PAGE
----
Sometimes it feels like your inner critic deserves an Oscar for its riveting performance in negativity. I can recall countless mornings where I have woken up refreshed and ready to conquer the world. Confidence rips through my body like the strongest tidal wave and washes away my lingering doubts and insecurities. I brush my pearly whites, pin up my hair, and throw on my favourite red blouse. A quick glance in the mirror and I think, hey, I look good. Actually, I look really good. That white wine diet must be working. I feel empowered and unstoppable. I plan to find inspiration and be a source of inspiration. The sun is shining, birds are chirping, I even manage to avoid stepping on the gum stuck to the sidewalk.Today will be a good day.

And then I am knocked off my self-made pedestal. 

A hurricane of turbulent thoughts overrides my wave of confidence; the Oscar nominee has arrived. What am I doing with my life? Am I good at my job? Did I tuck my blouse into my underpants? I hope nobody notices I didn’t floss today. Do my coworkers like me? Do I work hard enough? Is my blouse too red? Am I going to get fired today? Do I have good taste in coffee? Oh no, is that toilet paper stuck to my shoe!?

The incessant nonsense the critic whispers in your ear can be harmful to your mental well-being and detrimental to achieving your goals. Of course, being self-aware is not a dreadful thing, in fact, it can be helpful in some circumstances. Self-improvement is a beautiful journey, and we can all stand to better ourselves. However, this must be done with warm, encouraging words of affirmation, rather than harsh and negative self-talk. Think of it this way: if a loved one approached you with a problem, would you spew poison in their face? Or would you ignite that spark of positivity and offer them reassurance and support? I hope you would opt for the latter. So, why do we feel it justified to question our own integrity and self-worth? It could be the result of our natural tendencies to compare ourselves to others. It is normal to feel the fire of ambition burning in your chest, accompanied by self-doubt. We all want to be successful in life. Whether the pressure we feel to do good comes from family, friends, society, or ourselves, it is natural to question our abilities.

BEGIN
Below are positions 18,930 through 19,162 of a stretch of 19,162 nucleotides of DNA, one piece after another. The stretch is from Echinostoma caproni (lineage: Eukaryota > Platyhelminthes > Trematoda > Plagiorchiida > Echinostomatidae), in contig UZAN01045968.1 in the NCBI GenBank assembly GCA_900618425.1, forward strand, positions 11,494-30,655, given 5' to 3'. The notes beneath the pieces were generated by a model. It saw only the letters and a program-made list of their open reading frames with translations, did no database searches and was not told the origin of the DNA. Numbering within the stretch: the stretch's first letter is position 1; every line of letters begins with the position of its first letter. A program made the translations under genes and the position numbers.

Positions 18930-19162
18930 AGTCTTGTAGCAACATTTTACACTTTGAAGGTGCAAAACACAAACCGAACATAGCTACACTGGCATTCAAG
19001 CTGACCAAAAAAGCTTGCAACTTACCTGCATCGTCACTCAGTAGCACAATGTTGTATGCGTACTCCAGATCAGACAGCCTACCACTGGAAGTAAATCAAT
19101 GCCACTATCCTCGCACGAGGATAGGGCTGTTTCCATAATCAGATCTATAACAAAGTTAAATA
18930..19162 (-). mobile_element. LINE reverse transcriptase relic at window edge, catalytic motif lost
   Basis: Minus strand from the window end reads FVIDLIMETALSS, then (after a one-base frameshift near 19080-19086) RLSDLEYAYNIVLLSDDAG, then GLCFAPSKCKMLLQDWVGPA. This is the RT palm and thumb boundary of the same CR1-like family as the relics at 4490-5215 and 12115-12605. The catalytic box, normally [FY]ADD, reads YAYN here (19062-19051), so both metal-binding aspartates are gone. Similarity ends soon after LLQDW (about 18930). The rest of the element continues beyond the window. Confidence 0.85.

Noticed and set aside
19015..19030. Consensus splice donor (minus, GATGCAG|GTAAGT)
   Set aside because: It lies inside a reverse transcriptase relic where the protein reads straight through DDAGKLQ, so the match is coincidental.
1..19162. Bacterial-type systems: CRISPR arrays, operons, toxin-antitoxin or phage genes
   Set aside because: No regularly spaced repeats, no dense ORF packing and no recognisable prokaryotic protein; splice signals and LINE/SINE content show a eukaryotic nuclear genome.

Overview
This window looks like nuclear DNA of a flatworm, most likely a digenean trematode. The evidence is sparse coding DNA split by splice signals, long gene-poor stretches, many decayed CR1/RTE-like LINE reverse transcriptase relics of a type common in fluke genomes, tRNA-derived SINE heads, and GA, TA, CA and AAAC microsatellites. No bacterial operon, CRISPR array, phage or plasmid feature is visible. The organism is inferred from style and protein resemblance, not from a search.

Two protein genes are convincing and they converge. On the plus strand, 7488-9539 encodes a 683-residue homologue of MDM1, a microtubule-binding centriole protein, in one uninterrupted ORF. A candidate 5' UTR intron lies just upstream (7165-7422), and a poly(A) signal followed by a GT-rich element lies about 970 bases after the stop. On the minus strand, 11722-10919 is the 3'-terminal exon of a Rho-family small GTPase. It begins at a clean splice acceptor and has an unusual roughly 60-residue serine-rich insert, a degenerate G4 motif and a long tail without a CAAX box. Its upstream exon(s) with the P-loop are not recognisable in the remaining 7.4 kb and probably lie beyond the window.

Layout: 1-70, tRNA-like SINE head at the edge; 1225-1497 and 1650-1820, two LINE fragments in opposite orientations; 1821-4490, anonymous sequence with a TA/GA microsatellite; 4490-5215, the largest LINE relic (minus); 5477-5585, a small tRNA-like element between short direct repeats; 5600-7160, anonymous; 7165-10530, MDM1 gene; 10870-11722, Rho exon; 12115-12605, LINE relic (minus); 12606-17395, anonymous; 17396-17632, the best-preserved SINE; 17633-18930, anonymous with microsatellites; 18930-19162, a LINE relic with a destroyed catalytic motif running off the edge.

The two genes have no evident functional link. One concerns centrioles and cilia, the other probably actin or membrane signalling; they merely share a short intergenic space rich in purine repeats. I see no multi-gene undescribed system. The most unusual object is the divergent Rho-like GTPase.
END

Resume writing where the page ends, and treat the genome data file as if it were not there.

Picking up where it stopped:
Here's Five Ways to Fight Negative Self-Talk

1. Identify the Critics Playground

Barb Egan, therapist, and owner of Alive Counselling, says identifying the reasoning behind negative self-talk can help support you in conquering your inner critic. Consider your most recent encounter with your inner critic and reflect. Can you remember what the situation was? How did it make you feel? What did you do about it? Once you have these three answers, your quest to conquer negative self-talk will look clearer.

2. Acknowledge the Critic

Take notice of your inner critic. Of course, this will not be difficult as oftentimes the voice is all-encompassing, all-consuming, and overbearing. Once you pinpoint the source of negativity (your inner critic), it will be easier to address the problem. Psychology Today writes, “making the conscious effort to slow down and pay more attention to your thoughts will help you notice when the critic is present.” Try keeping track of when you notice the critic entering your mind; Psychology Today suggests keeping an “inner critic log” in a journal or your phone. Being mindful of your inner critic will help you conquer negative self-talk and enhance your mental well-being.

3. Realize the Critic is not real